Courage and incitement

In his last moments, he tried to save innocent people and prevent more bloodshed and killing. As Prime Minister Benjamin Netanyahu said: “We are alive because of heroes like Ari."

By
September 17, 2018 21:25
3 minute read.
Ari Fuld

Ari Fuld. (photo credit: FACEBOOK)

Last week, the world marked the 25th anniversary of the signing of the Oslo Accords and the day that prime minister Yitzhak Rabin and PLO leader Yasser Arafat signed an agreement that was supposed to bring peace to the Middle East and end the conflict between Israel and the Palestinians. For 25 years, that peace has evaded us and on Sunday, we received a stark reminder why.

The murder of Ari Fuld, the Israeli-American national, stabbed to death outside the Gush Etzion mall is a reminder how Israel needs to remain vigilant in face of attempts by Palestinian terrorists and others to undermine the state and instill fear among its citizens.

Fuld’s life was an illustration of the resilience and courage that have symbolized the State of Israel since it was established 70 years ago and is exactly the reason why Israel’s detractors and enemies will ultimately fail.

A native of New York and a graduate of Yeshiva University, Fuld moved to Israel, established a family and lived in Efrat, south of Jerusalem. He worked night and day to provide for IDF soldiers. One example was over the summer, when Fuld initiated the “Cool-A-Chayal” campaign to distribute to 10,000 soldiers a neck brace that provides refreshing cool air.

He was a proud and strong advocate of the State of Israel and never shied away from debates. On the contrary, he embraced them. After news of his death, social media lit up with condolences, including from Peace Now board member Yariv Oppenheimer and Meretz member Uri Zaki. The three often co-hosted a TV show and while they couldn’t disagree more with Fuld and his staunch right-wing views, they mourned the loss of their friend.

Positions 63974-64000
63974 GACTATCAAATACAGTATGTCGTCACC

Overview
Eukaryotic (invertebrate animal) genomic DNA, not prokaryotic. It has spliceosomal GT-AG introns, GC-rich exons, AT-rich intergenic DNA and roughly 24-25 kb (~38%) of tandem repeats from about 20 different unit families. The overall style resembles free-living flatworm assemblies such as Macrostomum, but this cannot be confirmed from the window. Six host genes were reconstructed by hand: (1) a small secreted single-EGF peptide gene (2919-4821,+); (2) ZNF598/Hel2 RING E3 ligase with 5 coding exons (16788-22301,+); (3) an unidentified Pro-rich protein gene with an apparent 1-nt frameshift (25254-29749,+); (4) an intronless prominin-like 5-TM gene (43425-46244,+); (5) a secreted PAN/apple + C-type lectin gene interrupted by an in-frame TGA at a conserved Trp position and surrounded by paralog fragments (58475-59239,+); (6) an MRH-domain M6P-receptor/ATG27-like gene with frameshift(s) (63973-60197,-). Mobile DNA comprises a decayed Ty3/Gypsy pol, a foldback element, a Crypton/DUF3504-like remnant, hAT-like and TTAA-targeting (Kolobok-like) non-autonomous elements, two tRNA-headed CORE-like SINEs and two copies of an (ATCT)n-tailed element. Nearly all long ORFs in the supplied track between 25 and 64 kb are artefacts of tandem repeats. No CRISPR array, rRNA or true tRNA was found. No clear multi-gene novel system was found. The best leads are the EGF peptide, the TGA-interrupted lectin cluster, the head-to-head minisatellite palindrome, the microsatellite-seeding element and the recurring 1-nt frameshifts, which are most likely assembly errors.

Fuld’s courage was evident in his last action. After being stabbed in the back, and with a punctured lung, he chased after his attacker, pulled out his sidearm and opened fire. In his last moments, he tried to save innocent people at the mall nearby and to prevent more bloodshed and killing. As Prime Minister Benjamin Netanyahu said on Sunday night: “We are alive because of heroes like Ari. We will always remember him.”

We still do not know what prompted Khalil Yusef Ali Jabarin, the 17-year-old Palestinian attacker from Yatta near Hebron, to leave his home Sunday morning with a knife and go hunt a Jew to kill. Jabarin, though, is probably no different than many of the other Palestinian terrorists in recent years who were motivated to perpetrate their attacks due to the hateful incitement spread by the Palestinian Authority.

Jabarin, like other Palestinian teenagers, was poisoned by leaders of the PA who not only refuse to condemn terrorist attacks, like Sunday’s stabbing, but actually promote them. In 2016, after a wave of attacks by Palestinian teenagers, the PA issued a statement – translated by Palestinian Media Watch – that lauded teenage martyrs.

“The families of the Martyrs and their relatives find themselves proud of the Martyrdom that their children achieved with the Creator... for death as a Martyr is the path to excellence and greatness, and the path of those who know how to reach the great victory,” the statement read.

When schools in the Palestinian Authority are named for terrorists and when squares in Palestinian cities are named for suicide bombers, can we really expect more from teenagers like Jabarin? When Jabarin and his family begin to receive a stipend from the PA under the pay-to-slay policy, is it really possible to imagine a different future? Sadly, it is unlikely that this situation will change as long as the PA continues to incite against Israel and promote as heroes vile terrorists and murderers like Jabarin.

A quarter of a century after the Oslo Accords, Israel still has to fight to protect its citizens and their right to live as proud Jews in the land of Israel. This does not mean that peace is unattainable, but it does mean that more work needs to be done before it will be possible. As a first step, here is a suggestion for the PA: Don’t pay Jabarin a salary and stop your incitement.


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